My guitar and bass collection



Keeping Austin weird but with a lot of tradition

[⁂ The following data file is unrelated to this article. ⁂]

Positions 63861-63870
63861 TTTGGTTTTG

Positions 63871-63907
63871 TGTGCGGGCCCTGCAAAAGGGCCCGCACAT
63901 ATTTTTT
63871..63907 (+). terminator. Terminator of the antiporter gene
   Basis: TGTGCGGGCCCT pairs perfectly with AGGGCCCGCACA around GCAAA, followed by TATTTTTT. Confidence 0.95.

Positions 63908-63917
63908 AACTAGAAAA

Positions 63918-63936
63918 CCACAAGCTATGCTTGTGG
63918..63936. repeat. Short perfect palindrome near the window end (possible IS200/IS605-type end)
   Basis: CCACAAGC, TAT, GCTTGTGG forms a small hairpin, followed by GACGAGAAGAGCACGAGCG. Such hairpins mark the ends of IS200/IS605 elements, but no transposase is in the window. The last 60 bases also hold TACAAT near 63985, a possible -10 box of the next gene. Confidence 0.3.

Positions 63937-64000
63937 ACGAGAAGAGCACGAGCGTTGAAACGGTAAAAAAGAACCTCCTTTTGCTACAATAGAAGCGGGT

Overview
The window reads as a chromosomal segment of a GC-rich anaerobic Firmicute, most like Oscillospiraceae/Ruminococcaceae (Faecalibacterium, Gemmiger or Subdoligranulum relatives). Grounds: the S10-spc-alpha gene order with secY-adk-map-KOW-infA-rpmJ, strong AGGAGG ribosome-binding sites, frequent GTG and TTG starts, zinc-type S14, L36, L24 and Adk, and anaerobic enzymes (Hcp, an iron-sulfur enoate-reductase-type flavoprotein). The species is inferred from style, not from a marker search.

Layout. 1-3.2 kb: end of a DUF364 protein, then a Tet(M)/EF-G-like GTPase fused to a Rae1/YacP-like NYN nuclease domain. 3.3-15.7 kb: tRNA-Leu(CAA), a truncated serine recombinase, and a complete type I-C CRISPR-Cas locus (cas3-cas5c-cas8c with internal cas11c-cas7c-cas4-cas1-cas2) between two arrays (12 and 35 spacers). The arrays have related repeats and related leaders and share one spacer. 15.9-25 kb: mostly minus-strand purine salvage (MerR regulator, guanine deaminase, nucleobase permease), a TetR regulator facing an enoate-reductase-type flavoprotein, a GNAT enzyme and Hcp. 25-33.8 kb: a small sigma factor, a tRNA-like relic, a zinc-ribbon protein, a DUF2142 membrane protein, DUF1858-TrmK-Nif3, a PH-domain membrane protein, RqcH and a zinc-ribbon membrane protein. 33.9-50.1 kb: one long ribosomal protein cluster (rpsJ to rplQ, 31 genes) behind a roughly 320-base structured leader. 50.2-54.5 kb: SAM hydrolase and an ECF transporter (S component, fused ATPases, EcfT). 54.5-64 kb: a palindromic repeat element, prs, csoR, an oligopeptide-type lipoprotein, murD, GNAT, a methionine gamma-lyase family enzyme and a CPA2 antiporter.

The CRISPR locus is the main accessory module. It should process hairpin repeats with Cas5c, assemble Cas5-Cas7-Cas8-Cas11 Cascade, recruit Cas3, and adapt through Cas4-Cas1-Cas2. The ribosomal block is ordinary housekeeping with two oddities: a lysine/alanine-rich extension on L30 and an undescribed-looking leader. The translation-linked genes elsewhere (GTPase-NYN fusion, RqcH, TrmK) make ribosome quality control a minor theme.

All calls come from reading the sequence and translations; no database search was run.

The late Bill Collings (August 9, 1948 -- July 14, 2017) had a passion for building guitar. Starting out in the mid-1970s, he became part of the renaissance of acoustic guitar building, exemplified by people like Dana Bourgeois, Richard Hoover (Santa Cruz guitars), Jean Larrivée, Linda Manzer, and Bob Taylor to name a few. What all of these builders have in common is their drive to (re)create great flattops and/or archtop guitars inspired by the great instruments of yore whether they be Gibson, Stromberg, D’Angelico, or from that venerable company, now from Nazareth, PA, C.F. Martin. Instead of me rehashing Bill’s journey into the business, how he grew his Austin, TX based company, and expanded it into building a wide range of acoustic and electric instruments, why not just read this history and watch the video on the same page? But let it be noted Bill is responsible for one of the 24 archtop guitars in Scott Chenery’s Blue Collection, has built banjos and ukuleles, ventured into the 1920-1940 mail catalog flattop guitars with his Waterloo line (replicating simple but effective construction akin to the Harmony H169 Buck Owens), built his own cases, and is responsible for some of the most revered mandolins in the business. Fact was, Bill had an amount of energy hard to be matched by anyone else. However, during the first 5 years after his passing new GM Steve McCreary and his team had to make some business decisions to deal with new realities as well as the unexpected like the post-2020 COVID epidemic and its associated reduction in available workforce. During the 2022 Chicago Fretboard Summit, he summarized these changes: the production of Waterloo guitars had to be scaled back with allotment per dealer based on their sales numbers, Collings would no longer build their own cases even though they are a sight to behold, and it would focus on its core business of acoustics, electrics, and (less so) mandolins which implies at the time of writing only about 1500 Collings ukuleles are in existence. What still can be said though is no artist is paid by Collings to endorse the brand. So if you see ads featuring artists like Lyle Lovett, Bill Frisell, Audley Freed, Charlie Sexton, and even Julian Lage with his signature acoustic and/or electric model, they allegedly all paid for their instrument themselves.